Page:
Tuesday, January 24, 2012

buttermilk roast chicken

buttermilk roasted chicken

Without a doubt, the very best part of fried chicken is the battered, seasoned, gold-tinged and impossibly crisp exterior. But, as far as I’m concerned, the tender chicken within is no distant second. The best fried chicken recipes have you soak the uncooked chicken in a salty/sweet brine of buttermilk and seasonings for at least day, resulting in meat that’s decadent long before it hits the fryer. Wouldn’t it be great if the insides could garner the same gushing their pretty skins do?

the next evening
drizzled lightly with olive oil

This is what I was thinking of when I stumbled on an old Nigella recipe for buttermilk roasted chicken. Of course, that was four weeks ago and for three of them, I sat at a table piled with eraser dust and red pencil overlooking the avenue below, editing away dreaming mostly of the buttermilk chicken I would finally make when I was done. The recipe turned out to be a good place to start, but I wanted more — a longer soak, more salt, less oil, more garlic and, for some reason, I felt the recipe was itching for paprika. So, I went another round with it last night — finishing it with a drizzle of olive oil and sprinkle of more paprika and flaked sea salt before roasting it — and this, at last, was the buttermilk chicken I had dreamed about.

sprinkled with paprika and sea salt

Despite the day-long soaking time — and trust me, the difference between a two-hour soak and a day-long one is tremendous, tremendous enough that I implore you to hold out for it — this recipe is a cinch, and totally fits my other side project: getting a relatively hassle-free, wholesome dinner on the table as many nights a week as possible, a table where we all sit down and eat the same things. It takes five minutes to throw together the buttermilk brine the evening before, and (with legs, at least) just 30 minutes to roast. In that time, you can toss a salad or roast another vegetable and later watch in awe as your toddler inhales a second leg of chicken. Or at least we did. Needless to say, we plan to make a habit of this recipe.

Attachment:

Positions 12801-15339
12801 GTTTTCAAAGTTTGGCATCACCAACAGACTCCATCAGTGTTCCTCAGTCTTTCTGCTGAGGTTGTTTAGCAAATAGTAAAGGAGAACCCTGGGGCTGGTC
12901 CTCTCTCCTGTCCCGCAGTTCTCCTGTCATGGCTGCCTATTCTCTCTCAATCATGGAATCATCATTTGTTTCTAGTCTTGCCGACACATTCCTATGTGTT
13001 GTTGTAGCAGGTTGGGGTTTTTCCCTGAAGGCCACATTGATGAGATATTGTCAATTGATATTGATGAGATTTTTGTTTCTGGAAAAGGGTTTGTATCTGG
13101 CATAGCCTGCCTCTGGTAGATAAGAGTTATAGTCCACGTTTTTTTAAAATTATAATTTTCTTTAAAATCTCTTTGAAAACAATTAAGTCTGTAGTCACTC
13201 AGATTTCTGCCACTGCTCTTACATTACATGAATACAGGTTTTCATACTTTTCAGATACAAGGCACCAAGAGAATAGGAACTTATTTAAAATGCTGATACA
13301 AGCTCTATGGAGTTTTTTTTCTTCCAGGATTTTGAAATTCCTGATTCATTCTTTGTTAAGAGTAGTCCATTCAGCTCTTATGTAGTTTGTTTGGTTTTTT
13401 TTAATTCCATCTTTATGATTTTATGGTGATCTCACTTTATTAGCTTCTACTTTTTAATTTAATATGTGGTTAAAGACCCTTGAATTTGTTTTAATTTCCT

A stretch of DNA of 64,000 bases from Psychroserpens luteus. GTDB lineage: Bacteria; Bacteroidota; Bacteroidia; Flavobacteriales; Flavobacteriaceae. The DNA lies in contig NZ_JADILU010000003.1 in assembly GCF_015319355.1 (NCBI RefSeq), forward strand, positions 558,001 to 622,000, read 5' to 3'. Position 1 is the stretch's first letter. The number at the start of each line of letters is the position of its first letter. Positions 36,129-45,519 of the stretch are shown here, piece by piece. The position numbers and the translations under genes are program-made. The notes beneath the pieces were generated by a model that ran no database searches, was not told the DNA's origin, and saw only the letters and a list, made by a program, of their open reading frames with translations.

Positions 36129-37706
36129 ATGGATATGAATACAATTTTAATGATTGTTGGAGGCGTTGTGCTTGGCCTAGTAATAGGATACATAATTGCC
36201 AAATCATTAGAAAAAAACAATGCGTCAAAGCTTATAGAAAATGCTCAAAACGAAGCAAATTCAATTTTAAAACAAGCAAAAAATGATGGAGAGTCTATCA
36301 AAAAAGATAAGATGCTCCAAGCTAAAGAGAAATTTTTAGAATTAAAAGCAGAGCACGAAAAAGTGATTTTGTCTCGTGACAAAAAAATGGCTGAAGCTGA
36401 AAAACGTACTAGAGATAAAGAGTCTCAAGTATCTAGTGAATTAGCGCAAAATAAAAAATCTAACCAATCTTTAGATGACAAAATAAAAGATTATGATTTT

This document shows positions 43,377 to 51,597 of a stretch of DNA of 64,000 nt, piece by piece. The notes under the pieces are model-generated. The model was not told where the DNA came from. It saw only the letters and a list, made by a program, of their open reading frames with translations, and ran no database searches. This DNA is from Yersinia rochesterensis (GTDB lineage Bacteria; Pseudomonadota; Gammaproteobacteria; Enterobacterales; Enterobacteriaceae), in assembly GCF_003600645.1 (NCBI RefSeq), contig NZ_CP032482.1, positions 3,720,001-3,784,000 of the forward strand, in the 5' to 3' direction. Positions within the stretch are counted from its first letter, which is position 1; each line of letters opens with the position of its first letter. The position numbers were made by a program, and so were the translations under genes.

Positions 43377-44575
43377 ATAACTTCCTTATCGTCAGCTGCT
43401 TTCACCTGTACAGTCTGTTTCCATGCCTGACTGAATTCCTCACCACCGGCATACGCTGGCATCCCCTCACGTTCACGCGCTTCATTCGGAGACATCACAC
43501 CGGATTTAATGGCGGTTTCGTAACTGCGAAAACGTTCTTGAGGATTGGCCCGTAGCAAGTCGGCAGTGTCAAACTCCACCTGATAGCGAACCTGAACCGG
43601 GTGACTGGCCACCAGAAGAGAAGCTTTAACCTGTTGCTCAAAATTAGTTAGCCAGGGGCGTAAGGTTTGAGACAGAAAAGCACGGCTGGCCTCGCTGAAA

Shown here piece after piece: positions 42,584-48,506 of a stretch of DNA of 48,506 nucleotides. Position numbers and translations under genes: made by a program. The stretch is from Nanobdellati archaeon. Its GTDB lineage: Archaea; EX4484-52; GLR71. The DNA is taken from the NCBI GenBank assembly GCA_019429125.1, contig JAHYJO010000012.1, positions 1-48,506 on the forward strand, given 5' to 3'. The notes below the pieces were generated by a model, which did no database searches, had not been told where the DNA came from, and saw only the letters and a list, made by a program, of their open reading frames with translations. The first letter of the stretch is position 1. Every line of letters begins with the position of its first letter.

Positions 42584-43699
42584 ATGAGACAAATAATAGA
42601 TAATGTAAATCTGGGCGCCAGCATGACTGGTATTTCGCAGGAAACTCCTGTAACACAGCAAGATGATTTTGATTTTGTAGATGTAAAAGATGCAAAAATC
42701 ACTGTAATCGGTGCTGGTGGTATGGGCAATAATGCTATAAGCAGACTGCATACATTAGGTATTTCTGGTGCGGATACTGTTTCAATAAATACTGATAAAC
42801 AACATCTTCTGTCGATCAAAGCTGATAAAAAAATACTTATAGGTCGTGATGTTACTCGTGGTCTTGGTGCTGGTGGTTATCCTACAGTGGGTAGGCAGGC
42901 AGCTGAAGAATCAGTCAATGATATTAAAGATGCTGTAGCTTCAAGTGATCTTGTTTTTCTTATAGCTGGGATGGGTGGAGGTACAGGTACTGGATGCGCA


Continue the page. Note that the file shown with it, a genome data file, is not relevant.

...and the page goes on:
buttermilk roast chicken, round 1

One year ago: Chocolate Peanut Spread
Two years ago: Tomato Sauce with Onion and Butter and Ricotta Muffins
Three years ago: Mushroom Bourguignon and Smashed Chickpea Salad
Four years ago: Crunchy Baked Pork Chops, Pickled Carrot Sticks and Amusingly Enough, Fried Chicken
Five years ago: Artichoke Ravioli with Tomatoes and Leek and Mushroom Quiche

Buttermilk Roast Chicken

This recipe was inspired by Nigella Lawson’s version. I fiddled a lot, changing the spices and sweetener, though my biggest changes were to increase the salt, garlic and marinating time. If you wish to use Kosher salt instead of table salt use 2 tablespoons if using Diamond kosher salt and 1 1/4 tablespoons if using Morton kosher. (Here’s why). I imagine that going forward I’ll be using this technque as a springboard for a lot of different recipes and spice combinations. However, even when using the simplest recipe below, the chicken was unbelievably tender and flavorful.

2 cups buttermilk
5 garlic cloves, peeled and smashed
1 tablespoon table salt
1 tablespoon granulated sugar
1 1/2 teaspoons paprika, plus extra for sprinkling (I used Hungarian, a smoked one would also be delicious)
Lots of freshly ground black pepper
2 1/2 to 3 pounds chicken parts (we used all legs)
Drizzle of olive oil
Flaked or coarse sea salt, to finish

Whisk buttermilk with garlic, table salt, sugar, paprika and lots of freshly ground black pepper in a bowl. Place chicken parts in a gallon-sized freezer bag (or lidded container) and pour buttermilk brine over them, then swish it around so that all parts are covered. Refrigerate for at least 2 but preferably 24 and up to 48 hours.

When ready to roast, preheat oven to 425 degrees. Line a baking dish with foil (not absolutely necessary, but Nigella suggested it and I never minded having dish that cleaned up easily). Remove chicken from buttermilk brine and arrange in dish. Drizzle lightly with olive oil, then sprinkle with additional paprika and sea salt to taste. Roast for 30 minutes (for legs; approximately 35 to 40 for breasts), until brown and a bit scorched in spots. Serve immediately. We enjoyed it with wild rice and green beans one night; roasted potatoes and, uh, more green beans another. (Yes, I have a habit.)


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